Revolution Lullabye

May 1, 2009

Hamp-Lyons and Condon, Questioning Assumptions about Portfolio-Based Assessment

Hamp-Lyons, Liz and William Condon. “Questioning Assumptions about Portfolio-Based Assessment.” CCC 44.2 (1993): 176-190. In Assessing Writing. Eds. Huot and O’Neill. Boston: Bedford/St. Martin’s, 2009. 315-329.

The authors argue that portfolio-based assessments are not inherently better, more valid, or more ethical than other kinds of writing assessments. It takes much critical reflection and work on the part of WPAs and writing instructors to make portfolio grading, which is more time consuming, a better assessment. They point out that more texts and genres doesn’t always make scoring decisions easier, that pedagogical and curricular values aren’t taken into account because they are not articulated, and that collaborative portfolio grading is often conflict-ridden, for it is hard to build consensus over assessment and instruction values. They do not argue to abandon portfolios, just to warn that certain stipulations – like criteria and conversations about program goals and values – must be in place to make portfolios a better assessment.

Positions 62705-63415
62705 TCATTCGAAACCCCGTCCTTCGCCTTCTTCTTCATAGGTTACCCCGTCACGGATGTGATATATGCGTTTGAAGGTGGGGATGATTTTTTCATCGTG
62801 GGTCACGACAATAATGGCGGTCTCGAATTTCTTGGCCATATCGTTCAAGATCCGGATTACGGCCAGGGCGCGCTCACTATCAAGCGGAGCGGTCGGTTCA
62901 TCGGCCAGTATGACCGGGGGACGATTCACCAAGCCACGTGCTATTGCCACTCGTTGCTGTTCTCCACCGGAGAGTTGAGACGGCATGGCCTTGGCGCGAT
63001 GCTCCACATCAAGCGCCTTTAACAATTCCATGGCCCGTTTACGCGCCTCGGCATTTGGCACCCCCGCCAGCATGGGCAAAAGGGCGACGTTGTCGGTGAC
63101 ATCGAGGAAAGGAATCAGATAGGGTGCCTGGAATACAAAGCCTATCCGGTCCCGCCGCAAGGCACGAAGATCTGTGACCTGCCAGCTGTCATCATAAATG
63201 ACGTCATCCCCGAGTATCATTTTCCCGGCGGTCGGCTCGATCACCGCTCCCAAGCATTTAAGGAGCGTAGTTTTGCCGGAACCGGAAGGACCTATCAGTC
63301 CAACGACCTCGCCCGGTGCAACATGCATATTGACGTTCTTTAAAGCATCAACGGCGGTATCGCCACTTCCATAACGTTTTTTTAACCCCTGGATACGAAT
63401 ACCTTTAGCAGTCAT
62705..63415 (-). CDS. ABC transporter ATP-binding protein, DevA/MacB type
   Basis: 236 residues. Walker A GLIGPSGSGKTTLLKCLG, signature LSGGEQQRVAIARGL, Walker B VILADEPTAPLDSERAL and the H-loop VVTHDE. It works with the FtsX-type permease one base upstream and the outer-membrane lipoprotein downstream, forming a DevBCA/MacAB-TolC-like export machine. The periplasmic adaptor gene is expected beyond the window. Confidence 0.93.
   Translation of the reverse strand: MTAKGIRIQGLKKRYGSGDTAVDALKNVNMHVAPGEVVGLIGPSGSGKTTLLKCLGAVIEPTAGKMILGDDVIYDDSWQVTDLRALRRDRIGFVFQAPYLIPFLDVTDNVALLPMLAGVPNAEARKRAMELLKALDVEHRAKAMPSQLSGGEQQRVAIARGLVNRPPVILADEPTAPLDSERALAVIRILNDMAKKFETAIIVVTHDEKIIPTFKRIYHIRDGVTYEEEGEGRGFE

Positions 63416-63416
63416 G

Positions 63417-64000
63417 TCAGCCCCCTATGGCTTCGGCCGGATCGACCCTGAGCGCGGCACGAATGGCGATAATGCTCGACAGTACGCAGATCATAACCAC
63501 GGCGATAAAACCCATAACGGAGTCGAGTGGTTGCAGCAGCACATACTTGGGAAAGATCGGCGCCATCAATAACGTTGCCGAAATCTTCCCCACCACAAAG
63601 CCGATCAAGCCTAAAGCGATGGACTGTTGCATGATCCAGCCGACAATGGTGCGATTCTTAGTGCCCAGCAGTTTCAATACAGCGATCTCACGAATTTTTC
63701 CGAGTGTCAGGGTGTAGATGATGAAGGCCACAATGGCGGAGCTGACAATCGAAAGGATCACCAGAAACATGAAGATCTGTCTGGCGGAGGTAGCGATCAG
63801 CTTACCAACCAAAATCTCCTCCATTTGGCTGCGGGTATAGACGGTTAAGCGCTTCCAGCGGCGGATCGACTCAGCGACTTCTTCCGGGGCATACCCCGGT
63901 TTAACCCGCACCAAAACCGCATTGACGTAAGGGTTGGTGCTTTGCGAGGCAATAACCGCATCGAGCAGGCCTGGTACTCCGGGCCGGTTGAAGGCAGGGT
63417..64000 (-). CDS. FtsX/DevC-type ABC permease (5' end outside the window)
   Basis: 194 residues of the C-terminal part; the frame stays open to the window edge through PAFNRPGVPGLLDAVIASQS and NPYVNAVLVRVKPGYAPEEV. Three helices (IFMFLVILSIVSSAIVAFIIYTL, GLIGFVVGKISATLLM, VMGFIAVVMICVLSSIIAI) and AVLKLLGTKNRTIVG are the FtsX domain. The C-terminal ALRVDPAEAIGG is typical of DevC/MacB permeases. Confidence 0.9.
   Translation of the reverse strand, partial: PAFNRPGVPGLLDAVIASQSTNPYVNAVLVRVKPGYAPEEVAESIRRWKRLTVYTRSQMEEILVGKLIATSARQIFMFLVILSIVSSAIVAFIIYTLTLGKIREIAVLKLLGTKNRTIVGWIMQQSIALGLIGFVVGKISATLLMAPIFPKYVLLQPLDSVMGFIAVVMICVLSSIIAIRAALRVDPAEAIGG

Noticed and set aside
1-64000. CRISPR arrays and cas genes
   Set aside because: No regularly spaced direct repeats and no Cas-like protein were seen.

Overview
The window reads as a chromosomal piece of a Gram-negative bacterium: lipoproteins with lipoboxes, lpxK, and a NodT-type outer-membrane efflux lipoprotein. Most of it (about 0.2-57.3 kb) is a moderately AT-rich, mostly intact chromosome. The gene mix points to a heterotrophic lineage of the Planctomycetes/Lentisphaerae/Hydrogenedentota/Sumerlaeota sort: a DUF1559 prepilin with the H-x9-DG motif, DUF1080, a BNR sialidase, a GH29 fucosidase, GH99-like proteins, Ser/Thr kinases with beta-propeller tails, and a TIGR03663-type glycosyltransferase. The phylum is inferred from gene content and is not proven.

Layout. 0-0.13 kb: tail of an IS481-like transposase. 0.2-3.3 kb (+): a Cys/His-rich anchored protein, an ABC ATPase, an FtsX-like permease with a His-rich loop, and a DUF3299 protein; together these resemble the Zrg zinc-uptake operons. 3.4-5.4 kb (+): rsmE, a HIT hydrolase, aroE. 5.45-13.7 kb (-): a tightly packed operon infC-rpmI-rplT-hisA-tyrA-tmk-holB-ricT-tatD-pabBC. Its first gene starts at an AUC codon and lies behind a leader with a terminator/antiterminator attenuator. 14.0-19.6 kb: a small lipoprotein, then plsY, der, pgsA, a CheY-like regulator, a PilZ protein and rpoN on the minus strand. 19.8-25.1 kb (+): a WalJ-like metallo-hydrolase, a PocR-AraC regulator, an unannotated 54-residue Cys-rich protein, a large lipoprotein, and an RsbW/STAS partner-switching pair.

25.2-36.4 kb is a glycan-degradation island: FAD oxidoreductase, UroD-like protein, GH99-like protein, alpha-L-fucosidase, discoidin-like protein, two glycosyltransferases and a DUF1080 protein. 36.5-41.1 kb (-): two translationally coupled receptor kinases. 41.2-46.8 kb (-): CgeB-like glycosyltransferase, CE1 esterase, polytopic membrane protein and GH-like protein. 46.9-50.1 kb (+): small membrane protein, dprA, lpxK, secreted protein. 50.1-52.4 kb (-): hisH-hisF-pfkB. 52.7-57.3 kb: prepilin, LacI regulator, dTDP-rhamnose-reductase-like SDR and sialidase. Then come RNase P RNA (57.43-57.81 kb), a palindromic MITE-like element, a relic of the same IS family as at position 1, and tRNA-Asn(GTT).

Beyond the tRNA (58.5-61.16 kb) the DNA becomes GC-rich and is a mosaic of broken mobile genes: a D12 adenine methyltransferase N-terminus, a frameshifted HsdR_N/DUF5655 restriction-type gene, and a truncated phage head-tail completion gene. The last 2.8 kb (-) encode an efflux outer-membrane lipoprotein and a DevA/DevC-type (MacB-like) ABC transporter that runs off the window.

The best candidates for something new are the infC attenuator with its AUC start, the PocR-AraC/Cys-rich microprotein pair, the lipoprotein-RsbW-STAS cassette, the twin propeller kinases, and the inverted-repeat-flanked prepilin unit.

Quotable Quotes

“Increased accuracy is not an inherent virtue of portfolio assessment” (327).

Veal and Hudson, Direct and Indirect Measures for Large-Scale Evaluation of Writing

Veal, L. Ramon and Sally Ann Hudson. “Direct and Indirect Measures for Large-Scale Evaluation of Writing.” Research in the Teaching of English. 17 (1983): 290-296. In Assessing Writing. Eds. Huot and O’Neill. Boston: Bedford/St. Martin’s, 2009. 13-18.